Although Prime Minister Hailemariam Desalegn did not confirm or deny the extension during his last appearance before Parliament two weeks ago, he did refer to the situation of the country and the views of the population about the state of emergency. “Through studies and surveys, it has become clear that many people would support the extension of the state of emergency for at least one more cycle. Out of the people included in the survey, 82pc were in favour of a full or partial extension of the state of emergency,” said Hailemariam.
Hotel businesses were among those worst affected by the unrest. Some hotels were even left with zero occupancies of tourists during the unrest.
The effect, however, started to show a decline three months after the declaration of the state of emergency, according to Zena Dawit, vice director of Nexus Hotel, a hotel which has been in business since 2012.
He believes that the extension is not going to have an adverse effect on the hotel industry.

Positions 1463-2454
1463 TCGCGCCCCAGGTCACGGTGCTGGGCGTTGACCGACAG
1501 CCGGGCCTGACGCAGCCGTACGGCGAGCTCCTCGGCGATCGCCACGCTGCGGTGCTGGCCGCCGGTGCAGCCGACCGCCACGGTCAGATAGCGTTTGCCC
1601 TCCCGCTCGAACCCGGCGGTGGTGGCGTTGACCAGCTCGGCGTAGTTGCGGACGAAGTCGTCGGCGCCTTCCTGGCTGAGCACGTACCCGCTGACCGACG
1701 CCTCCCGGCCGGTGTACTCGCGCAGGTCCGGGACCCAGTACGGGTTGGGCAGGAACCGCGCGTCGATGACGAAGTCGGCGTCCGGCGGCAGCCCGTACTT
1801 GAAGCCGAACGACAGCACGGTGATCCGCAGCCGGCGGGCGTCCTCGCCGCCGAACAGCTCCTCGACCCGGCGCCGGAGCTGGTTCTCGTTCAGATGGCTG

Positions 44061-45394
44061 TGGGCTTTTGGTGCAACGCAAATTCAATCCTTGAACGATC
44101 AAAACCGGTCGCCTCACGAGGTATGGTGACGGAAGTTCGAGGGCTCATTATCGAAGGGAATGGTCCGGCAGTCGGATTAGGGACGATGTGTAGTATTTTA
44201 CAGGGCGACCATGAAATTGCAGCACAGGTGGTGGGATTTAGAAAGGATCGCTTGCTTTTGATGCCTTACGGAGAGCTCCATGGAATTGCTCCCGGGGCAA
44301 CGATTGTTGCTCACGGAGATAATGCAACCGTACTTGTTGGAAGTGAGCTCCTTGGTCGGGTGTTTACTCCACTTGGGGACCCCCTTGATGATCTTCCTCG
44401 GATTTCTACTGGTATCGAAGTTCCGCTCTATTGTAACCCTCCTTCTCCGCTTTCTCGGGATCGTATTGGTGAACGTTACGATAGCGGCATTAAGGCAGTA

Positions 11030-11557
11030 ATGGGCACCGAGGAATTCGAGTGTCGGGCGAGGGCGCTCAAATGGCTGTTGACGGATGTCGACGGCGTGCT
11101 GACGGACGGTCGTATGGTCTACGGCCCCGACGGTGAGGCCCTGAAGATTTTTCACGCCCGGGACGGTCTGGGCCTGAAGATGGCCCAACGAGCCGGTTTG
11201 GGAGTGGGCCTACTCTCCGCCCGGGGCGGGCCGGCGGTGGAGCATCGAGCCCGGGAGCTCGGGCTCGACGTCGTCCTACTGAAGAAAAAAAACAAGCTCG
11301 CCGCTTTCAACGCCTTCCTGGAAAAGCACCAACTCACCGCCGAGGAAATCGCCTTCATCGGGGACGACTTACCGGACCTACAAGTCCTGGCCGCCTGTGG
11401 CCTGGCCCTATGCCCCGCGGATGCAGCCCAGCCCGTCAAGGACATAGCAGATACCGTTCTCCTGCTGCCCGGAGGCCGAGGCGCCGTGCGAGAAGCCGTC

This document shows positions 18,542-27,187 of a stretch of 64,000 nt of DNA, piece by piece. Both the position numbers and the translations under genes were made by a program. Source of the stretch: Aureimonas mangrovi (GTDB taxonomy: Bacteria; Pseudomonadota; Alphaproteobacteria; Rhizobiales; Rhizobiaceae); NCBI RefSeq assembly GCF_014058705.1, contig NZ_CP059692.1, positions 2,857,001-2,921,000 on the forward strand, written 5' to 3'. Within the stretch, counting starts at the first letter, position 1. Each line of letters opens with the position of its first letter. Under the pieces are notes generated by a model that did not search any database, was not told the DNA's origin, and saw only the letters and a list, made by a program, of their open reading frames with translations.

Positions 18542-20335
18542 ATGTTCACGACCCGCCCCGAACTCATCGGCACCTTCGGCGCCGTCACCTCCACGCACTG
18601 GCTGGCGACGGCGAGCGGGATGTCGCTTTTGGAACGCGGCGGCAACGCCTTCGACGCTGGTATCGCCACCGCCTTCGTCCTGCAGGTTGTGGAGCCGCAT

“The government has already removed some of the bans stated in the decree,” Zena said.
Around two weeks ago, during a press briefing, Siraj noted that some of the bans and restrictions associated with the state of emergency would be lifted. In particular, the ability of security forces to arrest and detain people without a court order, and to conduct searches and seizures without court orders were lifted. In addition, the curfews that were enacted around major infrastructure and investment projects were also lifted.
Efforts have been made to support the industry, through meetings with both governmental and private sector stakeholders. However, tour operators and hotels are still struggling to return to where they were before the state of emergency was declared.